With the rise in popularity of intermittent fasting, it almost seems that breakfast is now a thing of the past. Many people skip the morning meal for strategic nutrient timing, others due to a busy schedule or a stomach that doesn’t really like to wake up immediately. Obviously to eat breakfast or not to eat breakfast is a question that depends mostly on a person’s lifestyle. But what are some reasons TO eat breakfast?
- Decreased postprandial hunger- studies indicate that people who eat breakfast generally have lower hunger levels later in the day compared to individuals who do not eat breakfast.
- Increased satiety hormones – eating breakfast is associated with reduced serum ghrelin (hunger hormone) and increased PYY and GLP-1 (satiety hormones) later in the day. This can greatly impact what or how much you eat for the remainder of the day.
- Improved sleep – research suggests that starting to eat earlier in the day may lead to higher levels of melatonin (sleep hormone) overnight. Study participants who started eating later in the day showed abnormal melatonin patterns, similar to those of individuals with night eating syndrome. Evening snacking tends to decrease sleep quality and time asleep. Further, sleep deprivation can increase hunger levels and caloric intake as well as impair fat loss.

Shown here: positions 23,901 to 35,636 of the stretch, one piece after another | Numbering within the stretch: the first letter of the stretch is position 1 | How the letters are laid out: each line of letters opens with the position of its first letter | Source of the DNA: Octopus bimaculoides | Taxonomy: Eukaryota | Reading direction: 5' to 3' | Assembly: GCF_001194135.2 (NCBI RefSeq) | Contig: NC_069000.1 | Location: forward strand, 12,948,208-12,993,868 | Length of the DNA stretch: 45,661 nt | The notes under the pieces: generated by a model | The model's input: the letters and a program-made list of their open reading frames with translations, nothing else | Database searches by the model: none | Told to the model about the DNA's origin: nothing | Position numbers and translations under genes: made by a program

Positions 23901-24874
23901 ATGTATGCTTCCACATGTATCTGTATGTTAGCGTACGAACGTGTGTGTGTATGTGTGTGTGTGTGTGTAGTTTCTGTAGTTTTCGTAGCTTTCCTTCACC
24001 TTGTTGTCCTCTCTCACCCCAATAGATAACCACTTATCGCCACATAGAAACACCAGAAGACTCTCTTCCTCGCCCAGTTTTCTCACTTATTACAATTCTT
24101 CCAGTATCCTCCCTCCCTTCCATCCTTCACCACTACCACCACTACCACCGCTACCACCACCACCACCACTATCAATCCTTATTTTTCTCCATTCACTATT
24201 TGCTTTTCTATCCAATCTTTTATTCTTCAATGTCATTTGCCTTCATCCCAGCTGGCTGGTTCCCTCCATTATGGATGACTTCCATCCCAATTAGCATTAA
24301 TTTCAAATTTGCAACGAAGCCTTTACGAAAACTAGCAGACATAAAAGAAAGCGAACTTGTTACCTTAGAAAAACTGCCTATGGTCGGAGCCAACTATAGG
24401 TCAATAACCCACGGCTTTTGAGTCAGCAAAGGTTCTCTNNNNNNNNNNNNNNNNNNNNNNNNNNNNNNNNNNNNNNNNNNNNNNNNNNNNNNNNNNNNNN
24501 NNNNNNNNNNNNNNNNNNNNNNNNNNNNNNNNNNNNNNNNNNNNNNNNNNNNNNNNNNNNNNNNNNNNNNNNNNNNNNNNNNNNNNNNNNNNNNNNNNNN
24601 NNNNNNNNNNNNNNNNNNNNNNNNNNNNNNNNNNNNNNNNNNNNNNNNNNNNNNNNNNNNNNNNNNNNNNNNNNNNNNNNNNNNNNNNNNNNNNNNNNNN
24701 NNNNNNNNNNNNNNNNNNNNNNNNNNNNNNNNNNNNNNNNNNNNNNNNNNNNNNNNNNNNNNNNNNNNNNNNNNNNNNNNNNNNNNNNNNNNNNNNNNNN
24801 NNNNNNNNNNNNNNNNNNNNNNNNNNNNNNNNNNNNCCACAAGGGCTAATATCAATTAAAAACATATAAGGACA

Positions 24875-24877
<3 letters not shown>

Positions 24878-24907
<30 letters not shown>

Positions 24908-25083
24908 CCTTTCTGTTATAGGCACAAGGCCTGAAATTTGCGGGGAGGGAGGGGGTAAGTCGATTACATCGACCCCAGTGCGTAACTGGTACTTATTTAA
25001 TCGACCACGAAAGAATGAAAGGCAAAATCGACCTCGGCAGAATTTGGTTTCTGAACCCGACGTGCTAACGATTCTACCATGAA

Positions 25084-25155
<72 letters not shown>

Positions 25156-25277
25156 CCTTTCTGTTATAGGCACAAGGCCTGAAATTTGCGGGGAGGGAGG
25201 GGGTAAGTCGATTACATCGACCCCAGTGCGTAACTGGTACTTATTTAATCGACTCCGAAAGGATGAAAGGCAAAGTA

If you want to reap these benefits of eating breakfast, it’s best to consume a solid or mixed foods breakfast (as opposed to a meal replacement shake) containing at least 350 calories and 30 grams of protein. A breakfast shake does not have the same satiety effect as a solid food breakfast of the same calorie/macronutrient profile.
Many people enjoy fasting through the morning and starting their daily intake later in the day so that they may have larger meals in a smaller eating window. If that works for you, by all means stick with that. Just know that there isn’t anything magical about intermittent fasting. Ultimately the main factor in whether you lose weight or not is your caloric intake vs your caloric expenditure.
Just some breakfast food for thought!
-Katy Hair, RD, LDN, CNSC
Gwin, J. A., Leidy, H, J. A Review of the Evidence Surrounding the Effects of Breakfast Consumption on Mechanisms of Weight Management. Advances in Nutrition, 2018. 9(6): p. 717-725.